Today the Yemeni President Abed Rabbo Mansour Hadi has resigned after Shiite rebels had confined the leader to his home for the last two days.
The Houthis fighters remain stationed outside of his home and nearby presidential palace.
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Jen Psaki, A State Department spokeswoman, said today that the U.S. is assessing the situation and looking for confirmation on the report.
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State Department spokeswoman Jen Psaki said Thursday that the U.S. is assessing and seeking confirmation of the report.
The Yemeni government also submitted their resignation today prompting further fears and speculation that Yemen is completely without government at the moment and has lost control of the country.
Fox News reports:
It remains unclear who really controls the country.
Twenty-four hours after signing the deal, heavily armed Shiite rebels remained stationed outside Hadi’s house and the presidential palace.
Bahah’s technocratic government was formed in November as part of a United Nations-brokered peace deal after the Houthis overran the capital in September.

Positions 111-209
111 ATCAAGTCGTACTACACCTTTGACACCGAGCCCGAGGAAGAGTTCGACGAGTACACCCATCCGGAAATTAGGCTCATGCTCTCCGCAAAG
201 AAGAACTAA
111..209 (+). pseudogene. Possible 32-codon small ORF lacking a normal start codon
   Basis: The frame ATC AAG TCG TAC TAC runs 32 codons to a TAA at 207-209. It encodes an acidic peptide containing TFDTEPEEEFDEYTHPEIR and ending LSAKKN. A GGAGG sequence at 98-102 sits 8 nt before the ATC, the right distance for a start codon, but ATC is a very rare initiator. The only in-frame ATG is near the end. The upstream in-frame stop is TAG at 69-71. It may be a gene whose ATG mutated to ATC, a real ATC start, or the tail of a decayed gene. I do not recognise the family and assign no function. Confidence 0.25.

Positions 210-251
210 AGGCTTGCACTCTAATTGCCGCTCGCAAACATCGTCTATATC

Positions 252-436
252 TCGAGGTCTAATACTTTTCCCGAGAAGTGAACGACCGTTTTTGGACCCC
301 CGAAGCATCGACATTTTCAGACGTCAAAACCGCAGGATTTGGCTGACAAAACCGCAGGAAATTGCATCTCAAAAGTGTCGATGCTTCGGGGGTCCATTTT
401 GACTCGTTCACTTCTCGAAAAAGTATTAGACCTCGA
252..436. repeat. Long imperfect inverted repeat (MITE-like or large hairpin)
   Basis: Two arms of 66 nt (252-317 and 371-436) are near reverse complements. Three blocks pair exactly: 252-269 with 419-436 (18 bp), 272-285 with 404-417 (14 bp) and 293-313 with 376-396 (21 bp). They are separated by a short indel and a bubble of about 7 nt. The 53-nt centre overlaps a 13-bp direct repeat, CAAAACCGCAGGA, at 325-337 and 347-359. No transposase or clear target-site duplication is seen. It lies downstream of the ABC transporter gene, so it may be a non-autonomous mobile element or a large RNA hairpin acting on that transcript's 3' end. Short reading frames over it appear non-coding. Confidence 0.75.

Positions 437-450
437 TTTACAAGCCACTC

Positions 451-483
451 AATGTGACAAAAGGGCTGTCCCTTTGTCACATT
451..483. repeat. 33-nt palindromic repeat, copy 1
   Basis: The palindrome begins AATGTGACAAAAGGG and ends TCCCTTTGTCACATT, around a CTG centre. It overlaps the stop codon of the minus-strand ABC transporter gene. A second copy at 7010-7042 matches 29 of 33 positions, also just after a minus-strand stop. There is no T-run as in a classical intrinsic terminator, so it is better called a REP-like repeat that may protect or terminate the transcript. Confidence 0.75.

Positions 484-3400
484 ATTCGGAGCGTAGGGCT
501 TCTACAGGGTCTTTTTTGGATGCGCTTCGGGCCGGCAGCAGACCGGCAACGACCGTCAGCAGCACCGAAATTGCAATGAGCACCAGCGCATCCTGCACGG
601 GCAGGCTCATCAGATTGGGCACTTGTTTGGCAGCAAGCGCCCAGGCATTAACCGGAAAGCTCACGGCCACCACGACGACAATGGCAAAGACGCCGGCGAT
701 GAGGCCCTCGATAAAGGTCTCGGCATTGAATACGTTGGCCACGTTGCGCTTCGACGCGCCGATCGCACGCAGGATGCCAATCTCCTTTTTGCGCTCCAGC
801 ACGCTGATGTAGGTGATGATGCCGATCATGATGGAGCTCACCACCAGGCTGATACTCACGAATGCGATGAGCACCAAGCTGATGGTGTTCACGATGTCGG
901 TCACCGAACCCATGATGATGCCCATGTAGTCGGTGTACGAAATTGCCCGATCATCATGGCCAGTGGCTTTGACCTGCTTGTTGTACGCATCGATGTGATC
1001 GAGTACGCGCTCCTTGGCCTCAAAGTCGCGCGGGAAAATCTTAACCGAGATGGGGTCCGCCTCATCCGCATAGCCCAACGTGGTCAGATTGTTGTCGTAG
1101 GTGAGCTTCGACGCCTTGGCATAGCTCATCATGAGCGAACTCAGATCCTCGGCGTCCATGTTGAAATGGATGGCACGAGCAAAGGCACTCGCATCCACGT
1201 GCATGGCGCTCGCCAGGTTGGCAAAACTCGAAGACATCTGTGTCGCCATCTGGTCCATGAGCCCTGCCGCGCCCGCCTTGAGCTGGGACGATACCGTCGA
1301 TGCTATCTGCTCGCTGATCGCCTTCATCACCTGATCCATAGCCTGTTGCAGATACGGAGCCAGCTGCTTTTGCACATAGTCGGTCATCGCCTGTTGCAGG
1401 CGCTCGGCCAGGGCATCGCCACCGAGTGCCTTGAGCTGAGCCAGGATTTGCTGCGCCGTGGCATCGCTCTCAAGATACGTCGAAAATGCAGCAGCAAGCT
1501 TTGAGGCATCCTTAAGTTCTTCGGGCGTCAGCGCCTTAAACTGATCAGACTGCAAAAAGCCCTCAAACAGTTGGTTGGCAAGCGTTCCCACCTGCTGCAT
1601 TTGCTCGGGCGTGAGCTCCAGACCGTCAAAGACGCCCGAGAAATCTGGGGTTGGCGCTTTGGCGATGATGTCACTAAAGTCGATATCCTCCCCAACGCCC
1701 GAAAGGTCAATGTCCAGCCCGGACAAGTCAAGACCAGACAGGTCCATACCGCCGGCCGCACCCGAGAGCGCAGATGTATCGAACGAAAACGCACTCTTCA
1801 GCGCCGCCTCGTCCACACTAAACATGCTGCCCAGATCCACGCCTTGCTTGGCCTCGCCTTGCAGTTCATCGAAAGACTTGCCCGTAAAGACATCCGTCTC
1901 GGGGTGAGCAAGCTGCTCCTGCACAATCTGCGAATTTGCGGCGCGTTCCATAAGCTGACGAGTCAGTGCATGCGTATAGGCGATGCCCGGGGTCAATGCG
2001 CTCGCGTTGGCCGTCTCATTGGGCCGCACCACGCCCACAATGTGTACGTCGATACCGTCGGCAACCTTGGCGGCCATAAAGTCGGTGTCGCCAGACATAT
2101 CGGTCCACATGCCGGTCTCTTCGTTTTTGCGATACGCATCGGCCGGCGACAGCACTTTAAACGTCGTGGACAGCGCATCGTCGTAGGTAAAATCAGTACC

Bahah, a political independent, posted his resignation on his official Facebook page, saying he had held office in “very complicated circumstances.” He says he resigned in order to “avoid being dragged into an abyss of unconstructive policies based on no law.”
“We don’t want to be a party to what is happening or will happen,” he added.
In an attempt to end the logjam, U.N. Envoy Jamal Benomar arrived to the country and held a meeting with Houthis and other political factions to push for implementation of the deal.
In a brief press conference before the meeting, Benomar told reporters that the deal — in essence an activation of the previous UN-brokered agreement struck in September when Houthis overran the capital — is “the only solution for Yemen.”
Yemen’s emerging power vacuum has raised fears that the country’s dangerous Al Qaeda branch, which claimed the recent attack on a French satirical weekly, will only grow more powerful and popular as the nation slides toward fragmentation and the conflict takes on an increasingly sectarian tone. The Shiite Houthis and the Sunni terror group are sworn enemies.
While the capital was free of violence, clashes did erupt southeast of Sanaa between Houthi gunmen and local tribesman. Tribal leaders said two tribesmen and four gunmen allied with Houthi rebels were killed in Khawlan-Watadah, 30 miles from Sanaa.
The violence appeared to subside by midday, but a serious flare-up in the region lying along the road to Marib province, an oil-rich area in central Yemen and a haven for Al Qaeda fighters, could torpedo peace efforts. At the entrance of Marib itself, clashes also erupted between Houthis and local tribesmen over new checkpoints erected by tribal fighters.
U.S. warship are currently stationed nearby around the Red Sea in readiness for an escalation of the situation in Yemen.